New Paper: Implementing and Managing Patch and Configuration Management

If you recall the Endpoint Security Management Buyer’s Guide, we identified 4 specific controls typically used to manage the security of endpoints, and divided them into periodic and ongoing controls. That paper is designed to help identify what is important, and guide you through the buying process. At the end of that process you face a key question: What now? It is time to implement and manage your new toys, so this paper provides a series of processes and practices for successfully implementing and managing patch and configuration management tools. This paper goes into the implementation steps (Preparation, Integrating and Deploying Technology, Configuring and Deploying Policies, and Ongoing Management) in depth, focusing on what you need to know in order to get the job done. Implementing and managing patch and configuration management doesn’t need to be intimidating, so we focus on making quick and valuable progress, using a sustainable process. We thank Lumension Security for licensing this research, and enabling us to distribute it to readers at no cost. Check out the paper in our Research Library or download the PDF directly. If you want to check out the original posts, here’s an index: Introduction Preparation Integrate and Deploy Technologies Defining Policies Patch Management Operations Configuration Management Operations Leveraging the Platform Share:

Read Post

Friday Summary: November 29, 2012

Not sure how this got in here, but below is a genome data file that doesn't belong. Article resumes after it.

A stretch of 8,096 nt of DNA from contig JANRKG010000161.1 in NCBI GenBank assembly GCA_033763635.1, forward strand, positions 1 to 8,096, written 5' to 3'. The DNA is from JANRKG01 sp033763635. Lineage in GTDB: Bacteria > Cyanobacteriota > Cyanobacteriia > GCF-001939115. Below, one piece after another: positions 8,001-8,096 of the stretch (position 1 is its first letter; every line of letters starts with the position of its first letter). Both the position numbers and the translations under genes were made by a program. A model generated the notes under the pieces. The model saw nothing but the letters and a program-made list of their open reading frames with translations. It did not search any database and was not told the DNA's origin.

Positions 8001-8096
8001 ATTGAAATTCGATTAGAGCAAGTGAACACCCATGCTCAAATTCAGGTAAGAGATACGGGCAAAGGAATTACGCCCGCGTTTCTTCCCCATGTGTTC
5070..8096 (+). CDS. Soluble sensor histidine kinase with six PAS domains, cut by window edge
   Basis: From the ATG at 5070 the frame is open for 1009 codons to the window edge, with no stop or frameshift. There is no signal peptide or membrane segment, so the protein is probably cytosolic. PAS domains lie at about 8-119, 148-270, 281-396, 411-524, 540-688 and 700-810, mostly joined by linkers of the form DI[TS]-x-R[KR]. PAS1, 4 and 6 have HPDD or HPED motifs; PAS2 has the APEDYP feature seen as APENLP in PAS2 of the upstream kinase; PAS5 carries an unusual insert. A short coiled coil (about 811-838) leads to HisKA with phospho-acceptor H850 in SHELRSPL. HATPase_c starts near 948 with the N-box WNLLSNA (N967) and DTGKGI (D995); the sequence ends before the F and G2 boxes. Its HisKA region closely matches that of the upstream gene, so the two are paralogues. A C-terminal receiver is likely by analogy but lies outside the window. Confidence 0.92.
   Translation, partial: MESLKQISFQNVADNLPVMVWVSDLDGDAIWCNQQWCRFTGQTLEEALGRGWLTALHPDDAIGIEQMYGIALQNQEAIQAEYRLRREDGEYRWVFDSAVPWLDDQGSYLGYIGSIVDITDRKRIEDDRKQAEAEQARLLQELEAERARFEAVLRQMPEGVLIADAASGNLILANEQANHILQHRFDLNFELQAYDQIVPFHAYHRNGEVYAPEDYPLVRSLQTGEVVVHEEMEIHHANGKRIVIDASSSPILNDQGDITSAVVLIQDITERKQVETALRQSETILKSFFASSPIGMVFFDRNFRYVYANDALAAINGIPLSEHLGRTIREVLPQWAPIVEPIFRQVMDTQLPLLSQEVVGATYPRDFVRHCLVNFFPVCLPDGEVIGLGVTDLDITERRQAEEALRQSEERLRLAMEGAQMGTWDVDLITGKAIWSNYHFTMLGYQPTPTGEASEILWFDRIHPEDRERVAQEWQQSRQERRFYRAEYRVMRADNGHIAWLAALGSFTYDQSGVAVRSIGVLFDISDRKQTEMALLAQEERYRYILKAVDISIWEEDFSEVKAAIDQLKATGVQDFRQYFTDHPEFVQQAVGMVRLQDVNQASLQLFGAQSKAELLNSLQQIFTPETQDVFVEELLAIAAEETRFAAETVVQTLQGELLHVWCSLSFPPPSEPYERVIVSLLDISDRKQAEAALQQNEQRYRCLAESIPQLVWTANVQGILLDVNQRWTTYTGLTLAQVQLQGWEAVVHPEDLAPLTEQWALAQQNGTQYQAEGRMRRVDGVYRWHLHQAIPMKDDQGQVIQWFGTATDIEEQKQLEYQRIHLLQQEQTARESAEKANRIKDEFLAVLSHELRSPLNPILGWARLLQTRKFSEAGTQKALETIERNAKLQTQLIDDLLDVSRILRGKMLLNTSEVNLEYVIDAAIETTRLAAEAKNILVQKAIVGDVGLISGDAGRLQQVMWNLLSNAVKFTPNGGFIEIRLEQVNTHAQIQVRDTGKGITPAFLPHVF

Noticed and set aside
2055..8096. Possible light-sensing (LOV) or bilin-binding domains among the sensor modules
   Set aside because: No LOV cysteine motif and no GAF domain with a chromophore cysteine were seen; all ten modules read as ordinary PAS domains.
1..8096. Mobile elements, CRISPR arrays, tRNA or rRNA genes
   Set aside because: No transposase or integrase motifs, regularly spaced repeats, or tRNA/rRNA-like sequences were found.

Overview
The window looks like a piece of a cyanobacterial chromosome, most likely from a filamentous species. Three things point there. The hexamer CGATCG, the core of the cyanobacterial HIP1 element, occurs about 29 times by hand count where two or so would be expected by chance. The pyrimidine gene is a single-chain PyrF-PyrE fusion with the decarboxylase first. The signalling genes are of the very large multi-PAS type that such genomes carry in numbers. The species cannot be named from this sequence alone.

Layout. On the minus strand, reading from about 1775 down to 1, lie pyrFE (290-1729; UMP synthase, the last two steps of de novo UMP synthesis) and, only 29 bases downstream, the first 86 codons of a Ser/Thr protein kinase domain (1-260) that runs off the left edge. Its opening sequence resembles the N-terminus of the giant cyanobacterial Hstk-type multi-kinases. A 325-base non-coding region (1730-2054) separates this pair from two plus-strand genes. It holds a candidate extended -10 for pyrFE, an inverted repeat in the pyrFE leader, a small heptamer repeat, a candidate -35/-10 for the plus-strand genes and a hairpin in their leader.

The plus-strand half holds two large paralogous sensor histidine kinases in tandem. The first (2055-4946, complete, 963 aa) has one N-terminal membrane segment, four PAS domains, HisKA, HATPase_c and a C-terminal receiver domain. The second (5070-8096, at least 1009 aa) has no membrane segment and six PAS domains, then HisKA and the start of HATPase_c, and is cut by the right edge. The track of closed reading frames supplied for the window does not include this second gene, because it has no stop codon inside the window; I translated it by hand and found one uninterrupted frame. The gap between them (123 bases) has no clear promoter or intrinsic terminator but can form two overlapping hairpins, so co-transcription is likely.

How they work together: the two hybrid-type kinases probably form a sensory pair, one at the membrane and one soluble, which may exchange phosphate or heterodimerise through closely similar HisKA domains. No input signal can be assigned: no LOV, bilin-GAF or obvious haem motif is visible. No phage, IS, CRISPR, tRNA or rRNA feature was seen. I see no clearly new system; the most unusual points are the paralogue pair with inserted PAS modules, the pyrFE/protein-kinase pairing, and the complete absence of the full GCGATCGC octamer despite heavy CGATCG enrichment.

When I visit the homes of friends who are Formula One fans on race day, I am amazed. At how fanatical they are – worse than NFL and college football fans. They have the TV on for pre-race action hours before it starts. And this year’s finale was at least in a friendly time zone – otherwise they would have been up all night. But what really amazes me is not the dedication – it’s how they watch. Big screen TV is on, but the sound is turned off. The audio portion comes from a live feed from some other service, through their stereo – complete with subwoofer – to make sure they hear their favorite commentator. Laptop is on lap, browsers fired up so they can look up stats, peruse multiple team and fan sites, check weather conditions, and just heckle friends over IM. An iPad sits next to them with TweetDeck up, watching their friends tweet. If a yellow flag pops up, they are instantly on the cell phone talking to someone about what happened. They are literally surrounded by multiple media platforms, each one assigned the task it is best suited for. But their interest in tech goes beyond that. Ask them stats about F1 engine development programs, ‘tyre’ development, or how individual drivers do on certain tracks, and they pour data forth like they get paid to tell you everything they know. They can tell you about the in-car telemetry systems that constantly send tire pressure, gear box temp, G-force analysis, and 100 other data feeds. Ask them a question and you get both a factual list of events and a personal analysis of what these people are doing wrong. It’s a layman’s perspective but they are on top of every nuance. God forbid should they have to work over the weekend and only have access to a Slingbox and headphones. That’s just freakin’ torture. Those fantasy baseball people look like ignorant sissies next to F1 fans. They may not have Sabermetrics but they watch car telemetry like they’re in the Matrix. Perhaps it’s because in the US we don’t have many opportunities to attend F1 events that the ultimate experience is at home, but the degree to which fans have leveraged technology to maximize the experience is pretty cool to watch – or rather to watch them watch the race. So when I get a call from one of these friends asking, “How do I secure my computer?”, or something like “Which Antivirus product should I use” or “Does Life Lock help keep me secure?” I am shocked. They immerse themselves in all sorts of tech and apps and hardware, but have no clue to the simplest security settings or approaches. So I’m sitting here typing up a “personal home computer security 101” email. And congratulations to Sebastian Vettel for winning his third world championship – that puts him in very select company. On to the Summary: Webcasts, Podcasts, Outside Writing, and Conferences Rich and Martin on Network Security Podcast #297. Adrian’s Big Data Paper … synthesized. David Mortman is presenting at Sec-Zone next week. Adrian’s Dark Reading post: Database Threats and Countermeasures. Mike’s Dark Reading post: A Backhanded Thanks. Favorite Securosis Posts Mike Rothman: Building an Early Warning System: External Threat Feeds. You can’t do it all yourself. So you need to rely on others for threat intelligence in some way, shape, or form. Adrian Lane: Incite 11/28/2012: Meet the Masters. I’m starting to think Mike was just being nice when he said he loved my collection of Heineken beer posters. Other Securosis Posts New Paper: Implementing and Managing Patch and Configuration Management. Enterprise Key Managers: Technical Features, Part 2. Enterprise Key Manager Features: Deployment and Client Access Options. Building an Early Warning System: External Threat Feeds. Friday Summary: November 16, 2012. Favorite Outside Posts Dave Lewis: Log All The Things. Mike Rothman: China’s cyber hackers drive US software-maker to brink. Disturbing story about how a well funded attack can almost bring down a small tech business. That said, if this guy’s pretty good business was at risk, why didn’t he bring in experts earlier and move his systems elsewhere to keep business moving forward? Sounds a bit like Captain Ahab. But it does have a sort of happy ending (h/t @taosecurity). Adrian Lane: Expanding the Cloud – Announcing Amazon Redshift, a Petabyte-scale Data Warehouse Service. I’ll write about this in the near future, but the dirt cheap accessibility of massive resources makes many analysis projects feasible, even for small firms. Project Quant Posts Malware Analysis Quant: Index of Posts. Malware Analysis Quant: Metrics – Monitor for Reinfection. Malware Analysis Quant: Metrics – Remediate. Malware Analysis Quant: Metrics – Find Infected Devices. Malware Analysis Quant: Metrics – Define Rules and Search Queries. Malware Analysis Quant: Metrics – The Malware Profile. Malware Analysis Quant: Metrics – Dynamic Analysis. Research Reports and Presentations Implementing and Managing Patch and Configuration Management. Defending Against Denial of Service (DoS) Attacks. Securing Big Data: Security Recommendations for Hadoop and NoSQL Environments. Tokenization vs. Encryption: Options for Compliance. Pragmatic Key Management for Data Encryption. The Endpoint Security Management Buyer’s Guide. Pragmatic WAF Management: Giving Web Apps a Fighting Chance. Understanding and Selecting Data Masking Solutions. Top News and Posts Banking Trojan tries to hide from security researchers. Microsoft is toast, here’s why. Student Suspended for Refusing to Wear a School-Issued RFID Tracker. No truth to the rumor that they later stapled the RFID tag to his forehead. All Banks Should Display A Warning Like This. Rackspace: Why Does Every Visitor To My Cloud Sites Website Have The Same IP Address? HP says its products sold unknowingly to Syria by partner. EU plans to implement mandatory cyber incident reporting. Chevron was a victim of Stuxnet. RSA Releases Advanced Threat Summit Findings (PDF) Blog Comment of the Week Remember, for every comment selected, Securosis makes a $25 donation to Hackers for Charity. This week’s best comment goes to Sashank Dara, in response to